Orlando de Guzman — cinéma-vérité & Kyno

From Manila to Thailand, Ilaya Films’ Orlando de Guzman has documented some truly thought-provoking stories in his cinéma-vérité style. Telling these stories requires masses of footage — footage that Kyno helps to parse.

As director of photography, Orlando de Guzman forms one half of Ilaya Films alongside producer Lorien Olive. Together the pair combine feature-quality cinematography with unflinching reportage; covering conflict, corruption, and human rights across the globe.

de Guzman’s own history as a journalist stretches back over two decades, during which time he has covered major international stories in the Middle East, South Asia, the US and more. Today his documentaries are produced for the likes of Al Jazeera, HBO and VICE, and cover topics as diverse as Brazil’s 2014 World Cup, India’s coal rush, and Duterte’s death squads — the latter of which formed part of HBO’s nightly news program VICE News Tonight.

Creating each of the projects demands masses of footage — and to keep it safely stored and accessible, de Guzman relies on media management solution Kyno. Read on to learn about the important role Kyno plays in de Guzman’s workflow either on location or back at the studio.

Cinéma-vérité

“A lot of my documentaries are told from the ground up — cinéma-vérité is my forte,” begins de Guzman, reflecting on his approach as a documentarian.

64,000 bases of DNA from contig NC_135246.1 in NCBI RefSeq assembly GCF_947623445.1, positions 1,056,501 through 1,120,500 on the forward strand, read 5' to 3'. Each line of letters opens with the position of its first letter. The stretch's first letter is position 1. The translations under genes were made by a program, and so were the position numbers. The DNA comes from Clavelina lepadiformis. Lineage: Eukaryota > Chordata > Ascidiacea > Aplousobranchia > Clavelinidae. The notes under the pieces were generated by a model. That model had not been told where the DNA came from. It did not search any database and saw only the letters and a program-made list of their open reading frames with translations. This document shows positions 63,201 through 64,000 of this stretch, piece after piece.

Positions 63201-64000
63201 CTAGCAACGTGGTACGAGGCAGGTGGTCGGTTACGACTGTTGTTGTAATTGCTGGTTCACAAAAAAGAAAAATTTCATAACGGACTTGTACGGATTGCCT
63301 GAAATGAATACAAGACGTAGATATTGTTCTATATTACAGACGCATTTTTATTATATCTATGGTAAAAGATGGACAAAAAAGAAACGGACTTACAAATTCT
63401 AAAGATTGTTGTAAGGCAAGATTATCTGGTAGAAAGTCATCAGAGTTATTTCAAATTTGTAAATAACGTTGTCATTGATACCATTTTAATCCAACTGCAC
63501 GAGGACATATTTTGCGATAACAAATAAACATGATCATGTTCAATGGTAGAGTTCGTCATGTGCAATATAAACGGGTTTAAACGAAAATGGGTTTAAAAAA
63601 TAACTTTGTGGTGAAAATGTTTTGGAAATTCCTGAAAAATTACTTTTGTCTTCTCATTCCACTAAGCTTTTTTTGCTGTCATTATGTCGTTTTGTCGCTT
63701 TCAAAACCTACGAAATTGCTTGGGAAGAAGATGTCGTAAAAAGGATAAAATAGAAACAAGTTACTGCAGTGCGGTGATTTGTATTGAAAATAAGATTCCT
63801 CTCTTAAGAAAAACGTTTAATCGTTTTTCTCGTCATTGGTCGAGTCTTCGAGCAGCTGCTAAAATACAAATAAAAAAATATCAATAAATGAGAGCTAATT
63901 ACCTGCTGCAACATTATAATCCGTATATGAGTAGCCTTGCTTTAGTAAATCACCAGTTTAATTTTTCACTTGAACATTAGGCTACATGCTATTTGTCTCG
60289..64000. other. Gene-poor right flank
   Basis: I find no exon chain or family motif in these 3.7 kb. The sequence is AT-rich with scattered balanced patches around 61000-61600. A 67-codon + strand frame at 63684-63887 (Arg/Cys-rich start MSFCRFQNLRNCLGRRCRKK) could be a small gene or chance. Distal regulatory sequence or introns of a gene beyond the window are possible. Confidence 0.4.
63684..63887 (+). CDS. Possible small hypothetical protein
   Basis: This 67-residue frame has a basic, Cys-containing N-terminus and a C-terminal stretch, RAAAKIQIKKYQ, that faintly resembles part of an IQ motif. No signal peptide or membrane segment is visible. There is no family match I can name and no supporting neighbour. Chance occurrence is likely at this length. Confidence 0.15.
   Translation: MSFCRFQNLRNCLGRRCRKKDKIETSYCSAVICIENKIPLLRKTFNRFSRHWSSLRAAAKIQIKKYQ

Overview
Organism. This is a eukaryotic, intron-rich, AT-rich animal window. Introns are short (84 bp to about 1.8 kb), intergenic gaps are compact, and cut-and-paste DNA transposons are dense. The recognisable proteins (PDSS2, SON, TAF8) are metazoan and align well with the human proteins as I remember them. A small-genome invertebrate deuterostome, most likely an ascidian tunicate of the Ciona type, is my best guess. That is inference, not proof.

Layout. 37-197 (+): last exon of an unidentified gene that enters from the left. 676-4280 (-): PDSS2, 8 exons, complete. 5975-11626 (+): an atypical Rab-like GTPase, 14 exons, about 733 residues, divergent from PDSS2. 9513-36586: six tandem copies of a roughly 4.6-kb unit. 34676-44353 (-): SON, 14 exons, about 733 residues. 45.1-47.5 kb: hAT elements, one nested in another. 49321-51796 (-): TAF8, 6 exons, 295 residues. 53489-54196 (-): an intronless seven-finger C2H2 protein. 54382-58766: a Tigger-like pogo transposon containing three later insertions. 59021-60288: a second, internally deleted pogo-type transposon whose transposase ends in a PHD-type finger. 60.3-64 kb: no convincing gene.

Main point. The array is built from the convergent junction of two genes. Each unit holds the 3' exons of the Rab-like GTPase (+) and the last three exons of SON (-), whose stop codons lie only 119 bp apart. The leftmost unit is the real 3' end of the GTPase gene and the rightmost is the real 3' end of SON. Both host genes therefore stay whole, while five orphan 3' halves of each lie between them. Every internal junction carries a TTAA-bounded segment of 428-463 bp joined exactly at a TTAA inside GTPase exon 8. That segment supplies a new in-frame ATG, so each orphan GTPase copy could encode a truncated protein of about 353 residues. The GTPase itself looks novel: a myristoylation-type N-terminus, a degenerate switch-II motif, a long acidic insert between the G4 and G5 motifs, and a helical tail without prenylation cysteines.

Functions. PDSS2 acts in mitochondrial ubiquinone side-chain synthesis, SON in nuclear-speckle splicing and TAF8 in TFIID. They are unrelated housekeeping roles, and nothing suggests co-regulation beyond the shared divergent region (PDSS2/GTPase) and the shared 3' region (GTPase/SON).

“I’ve worked on a lot of different stories: my project on the wealthy kids of Thailand’s royalist movement, who helped overthrow a democratically elected government, is now a cult classic. The work I did more recently on death squads in the Philippines under the newly elected president Rodrigo Duterte was one of the hardest productions I’ve worked on.”

While working on such projects in the past, de Guzman encountered a problem faced by many DoPs out in the field: the lack of a decent program that allowed him to quickly review and scan footage.

“As I shoot cinéma-vérité, I have long takes and massive file sizes, so I need a program that can easily handle that kind of data while giving me quick and simple access to what I need to find,” says de Guzman. “In the past I’ve used VLC or Adobe Prelude, which don’t provide the user with a timecode preview — that’s so important when you need to tag and make note of where the important shots are located.

“Many programs are made almost as an afterthought in this area, or are simply too cumbersome for previewing media. Kyno gets around all of that.”

Seamless access

Using Kyno, de Guzman has been able to easily access and preview his footage via one simple interface, making the filmmaking process from shoot to edit easier all round.

“I constantly use Kyno to preview footage and make notes to pass on to my editor — it’s truly a huge aid to my workflow to be able to open up files, view them, and scrub through in such a fluid manner,” says de Guzman.

“Kyno gives all the essential data that I need right in front of me — including the timecode, the filename and more. I can quickly search masses of data and find exactly what I need and when. The transcode is incredibly easy to use too.”

For de Guzman, this kind of functionality is key, especially when working in intense and haphazard environments. Therefore, as his projects continue to grow in scope, Kyno will continue to sit at the heart of de Guzman’s media management process.

“Kyno gets you where you need to be with the least amount of fuss.”

Find out more about Kyno at kyno.software
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